Vertigo miniseries tour Part 16: Finals; Heavy Liquid; Congo Bill; Strange Adventures

Finals (created by writer Will Pfeifer & artist Jill Thompson) is another black comedy, this time a satire of college life. The four-issue miniseries follows five seniors at Knox State University as they struggle to complete their senior projects so they can graduate. The twist is that Knox State’s motto is “Strength Through Study,” and senior projects are required to be extreme: life changing, not to mention potentially life threatening. Nancy Bierce’s Comparative Religion project involves her creating and leading a religious cult. Wally Maurer’s Film Studies project is an extreme reality film (although he spends most of the series trying to decide on his subject). Dave Oswald’s Criminal Justice project is a series of ever more daring armed holdups. Tim Pike’s Theoretical Engineering project is a time machine (which works, but with surprising results). And Gary Skelton’s Anthropology project is his personal devolution into a prehistoric man. It’s like a surreal sit-com, and it comes as no surprise that not all of the group survives to make it to the graduation ceremony. The series has been reprinted as part of “Vertigo Resurrected.”

Heavy Liquid was Paul Pope’s first creator owned project for Vertigo. It was done with two colors (blue and red), which Pope hoped would reduce printing costs, as I recall. That didn’t work out, but it gives the book a distinctive look. There were five 48-page issues, presented with two covers and no ads, a deluxe presentation that demonstrates DC’s faith in the project. The series was clearly intended to be collected from the start. Each issue contained a full chapter, but the page numbering was continuous. No need to renumber pages for the collection! Set in the year 2075, the story is technically science fiction. While there are some future technology elements (most notably “threading,” a kind of hyper-Internet service that can be activated via optical implants), the tone is gritty urban underbelly. For the most part it could be set any time after the 20th century. Our protagonist is “S,” a world-weary private detective who used to be a cop. He and some friends have stolen a large quantity of Heavy Liquid from a crime syndicate. Heavy Liquid is valuable contraband: a corrosive metallic substance of unknown origin that is liquid at room temperature, and unstable enough to use as an explosive. S has a buyer for his share, a rich collector who wants to commission a sculpture made from the metal. The problem is that the sculptor has gone underground (and she and S have a history). S spends the series on the run from the mob, trying to avoid a shadowy Government agent at the same time, all while trying to find the sculptor. In the end he completes his assignment, and finds out what Heavy Liquid is really about. Pope has told an exciting story, full of striking visual images.  It would be a good starting place for those unfamiliar with his unique style.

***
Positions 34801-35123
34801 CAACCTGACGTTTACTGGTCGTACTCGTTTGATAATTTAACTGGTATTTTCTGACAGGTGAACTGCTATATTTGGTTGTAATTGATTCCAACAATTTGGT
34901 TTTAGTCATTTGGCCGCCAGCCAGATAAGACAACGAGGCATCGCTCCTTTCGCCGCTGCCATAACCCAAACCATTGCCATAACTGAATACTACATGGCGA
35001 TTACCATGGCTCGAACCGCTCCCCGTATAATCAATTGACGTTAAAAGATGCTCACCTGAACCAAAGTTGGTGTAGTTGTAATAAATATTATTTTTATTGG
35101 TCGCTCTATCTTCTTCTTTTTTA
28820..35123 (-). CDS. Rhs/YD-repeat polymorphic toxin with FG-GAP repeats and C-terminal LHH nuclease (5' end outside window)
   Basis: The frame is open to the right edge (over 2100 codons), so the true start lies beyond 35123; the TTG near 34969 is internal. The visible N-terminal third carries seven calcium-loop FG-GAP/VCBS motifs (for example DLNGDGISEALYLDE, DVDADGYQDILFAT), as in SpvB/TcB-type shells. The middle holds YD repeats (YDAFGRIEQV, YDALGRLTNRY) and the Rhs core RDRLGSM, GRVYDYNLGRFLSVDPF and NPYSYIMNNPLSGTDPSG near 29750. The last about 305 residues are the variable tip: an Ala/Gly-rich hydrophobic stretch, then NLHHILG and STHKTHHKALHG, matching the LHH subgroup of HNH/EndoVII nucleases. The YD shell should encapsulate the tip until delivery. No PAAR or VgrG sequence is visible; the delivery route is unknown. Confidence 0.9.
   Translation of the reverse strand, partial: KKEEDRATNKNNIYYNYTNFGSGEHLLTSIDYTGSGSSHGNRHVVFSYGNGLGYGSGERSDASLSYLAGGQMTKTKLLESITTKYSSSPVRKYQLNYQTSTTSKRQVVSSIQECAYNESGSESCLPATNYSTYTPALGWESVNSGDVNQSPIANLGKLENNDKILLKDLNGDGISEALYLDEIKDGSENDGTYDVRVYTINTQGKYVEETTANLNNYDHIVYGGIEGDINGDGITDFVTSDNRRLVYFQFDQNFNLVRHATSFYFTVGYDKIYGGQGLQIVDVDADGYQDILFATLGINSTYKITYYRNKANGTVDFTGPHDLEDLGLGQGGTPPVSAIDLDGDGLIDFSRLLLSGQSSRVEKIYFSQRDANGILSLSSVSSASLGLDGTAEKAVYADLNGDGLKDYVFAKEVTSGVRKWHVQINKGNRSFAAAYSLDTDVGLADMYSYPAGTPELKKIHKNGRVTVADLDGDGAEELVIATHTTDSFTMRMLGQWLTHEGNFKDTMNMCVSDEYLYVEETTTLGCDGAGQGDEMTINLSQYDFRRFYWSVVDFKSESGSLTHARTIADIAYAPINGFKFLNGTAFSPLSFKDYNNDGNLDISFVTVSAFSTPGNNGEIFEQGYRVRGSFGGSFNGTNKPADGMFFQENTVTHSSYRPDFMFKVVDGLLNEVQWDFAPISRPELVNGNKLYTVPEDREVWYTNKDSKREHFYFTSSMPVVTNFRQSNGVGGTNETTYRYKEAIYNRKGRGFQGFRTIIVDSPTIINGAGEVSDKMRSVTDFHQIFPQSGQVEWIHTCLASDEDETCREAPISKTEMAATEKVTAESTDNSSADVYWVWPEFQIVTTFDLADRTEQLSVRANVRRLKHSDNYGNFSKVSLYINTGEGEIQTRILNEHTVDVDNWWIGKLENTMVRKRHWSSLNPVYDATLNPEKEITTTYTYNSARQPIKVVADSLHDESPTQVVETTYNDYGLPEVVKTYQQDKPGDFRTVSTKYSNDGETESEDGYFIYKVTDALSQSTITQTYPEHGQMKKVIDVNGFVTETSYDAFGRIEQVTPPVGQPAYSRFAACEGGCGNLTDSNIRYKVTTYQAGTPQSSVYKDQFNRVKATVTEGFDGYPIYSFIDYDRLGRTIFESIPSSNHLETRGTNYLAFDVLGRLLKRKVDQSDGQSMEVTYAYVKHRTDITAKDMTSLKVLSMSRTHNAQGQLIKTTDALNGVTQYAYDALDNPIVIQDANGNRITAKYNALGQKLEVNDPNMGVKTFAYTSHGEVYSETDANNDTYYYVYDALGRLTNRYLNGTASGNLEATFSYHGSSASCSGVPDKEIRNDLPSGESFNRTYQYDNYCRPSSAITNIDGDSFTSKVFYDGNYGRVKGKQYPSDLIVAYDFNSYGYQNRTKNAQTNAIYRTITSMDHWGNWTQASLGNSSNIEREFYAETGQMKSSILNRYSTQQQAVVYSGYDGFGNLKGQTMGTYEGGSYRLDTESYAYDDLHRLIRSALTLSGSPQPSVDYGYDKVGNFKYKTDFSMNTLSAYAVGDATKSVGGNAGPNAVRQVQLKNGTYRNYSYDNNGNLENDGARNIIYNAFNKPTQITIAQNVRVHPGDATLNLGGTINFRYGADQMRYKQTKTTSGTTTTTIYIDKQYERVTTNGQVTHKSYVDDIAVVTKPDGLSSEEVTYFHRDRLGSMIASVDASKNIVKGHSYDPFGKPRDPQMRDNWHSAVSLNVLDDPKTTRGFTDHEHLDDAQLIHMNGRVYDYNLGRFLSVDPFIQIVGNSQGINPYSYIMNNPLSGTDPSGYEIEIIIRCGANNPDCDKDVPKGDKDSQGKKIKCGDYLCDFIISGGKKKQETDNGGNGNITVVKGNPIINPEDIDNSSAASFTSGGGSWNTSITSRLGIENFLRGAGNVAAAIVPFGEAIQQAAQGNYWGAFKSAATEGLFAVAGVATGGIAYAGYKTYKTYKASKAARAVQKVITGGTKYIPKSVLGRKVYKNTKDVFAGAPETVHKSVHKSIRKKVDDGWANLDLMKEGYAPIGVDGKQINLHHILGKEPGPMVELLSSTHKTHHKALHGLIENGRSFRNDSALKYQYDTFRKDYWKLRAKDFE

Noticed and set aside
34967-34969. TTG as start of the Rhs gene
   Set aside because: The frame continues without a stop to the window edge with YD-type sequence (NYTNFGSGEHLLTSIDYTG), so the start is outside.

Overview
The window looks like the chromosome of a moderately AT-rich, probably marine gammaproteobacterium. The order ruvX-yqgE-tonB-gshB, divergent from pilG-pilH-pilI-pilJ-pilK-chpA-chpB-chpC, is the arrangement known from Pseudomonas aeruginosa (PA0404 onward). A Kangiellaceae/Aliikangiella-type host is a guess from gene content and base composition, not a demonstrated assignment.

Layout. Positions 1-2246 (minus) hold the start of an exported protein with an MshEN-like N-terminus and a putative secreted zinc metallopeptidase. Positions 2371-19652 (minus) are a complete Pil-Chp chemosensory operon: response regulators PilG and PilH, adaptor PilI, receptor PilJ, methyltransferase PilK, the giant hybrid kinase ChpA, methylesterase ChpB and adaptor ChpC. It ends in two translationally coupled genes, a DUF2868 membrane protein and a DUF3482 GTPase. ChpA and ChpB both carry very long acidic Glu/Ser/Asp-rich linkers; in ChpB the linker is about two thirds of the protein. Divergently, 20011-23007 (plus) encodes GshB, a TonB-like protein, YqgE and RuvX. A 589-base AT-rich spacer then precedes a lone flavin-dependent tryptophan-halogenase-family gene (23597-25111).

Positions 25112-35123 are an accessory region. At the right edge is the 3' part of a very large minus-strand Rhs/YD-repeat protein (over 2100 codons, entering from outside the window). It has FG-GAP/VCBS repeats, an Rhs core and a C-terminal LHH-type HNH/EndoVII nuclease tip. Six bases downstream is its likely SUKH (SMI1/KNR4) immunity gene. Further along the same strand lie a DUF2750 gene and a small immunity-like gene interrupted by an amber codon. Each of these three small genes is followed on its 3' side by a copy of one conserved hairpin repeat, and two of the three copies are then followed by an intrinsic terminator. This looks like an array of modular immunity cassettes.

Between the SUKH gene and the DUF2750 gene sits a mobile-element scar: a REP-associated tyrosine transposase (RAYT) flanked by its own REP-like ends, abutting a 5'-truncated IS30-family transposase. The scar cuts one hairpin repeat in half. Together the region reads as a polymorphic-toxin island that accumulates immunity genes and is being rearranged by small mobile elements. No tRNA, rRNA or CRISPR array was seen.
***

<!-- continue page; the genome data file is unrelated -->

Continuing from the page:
The late 1999 Vertigo minseries Congo Bill by Scott Cunningham & Danijel Zezelj (with covers by Richard Corben) revisits the classic DC character, but I doubt it has much in common other than name. The first two issues were heavy in contemporary African political commentary, with a big focus on a secret held by one of the black ops team. No gorillas in sight yet! In a way it’s almost pointless naming it for Congorilla: he only appears on-panel at the end. And he’s really a supporting character. The story is mainly about Glass, the black ops team member with the guilty past. As usual, Zezelj never lets you down in the art department. The political focus of the story is similar to Joshua Dysart’s recent re-imagined Unknown Soldier series. But it takes place on a surface sloganeering level, never achieving the depth of Dysart’s treatment, nor a comparable integration of character and politics.

Strange Adventures is a four-issue science fiction anthology, another in the Axel Alonso-edited series. A mixed bag, as usual, but the first issue was a strong lead: stories by Brian Bolland (who also did the cover), Dave Gibbons, and Frank Quitely (written by Robert Rodi). I had a problem with the twist endings on the stories in the remaining issues: most of them just didn’t work.  Klaus Janson’s “Expiration Date” was a good short one. Bruce Jones & Edvin Biukovic got an expansive ten pages for “Third Toe, Left Boot,” which built tension nicely, despite telegraphing the ending. Other standouts include “The Split” by Joe R. Lansdale & Richard Corben, and “Native Tongue” by Brian Azzarello & Essad Ribic (creepy!). At the very least you get an interesting mix of creators.

About marksullivan5

Freelance Journalist & Musician; Senior Contributor, All About; writing on comics at & No Flying, No
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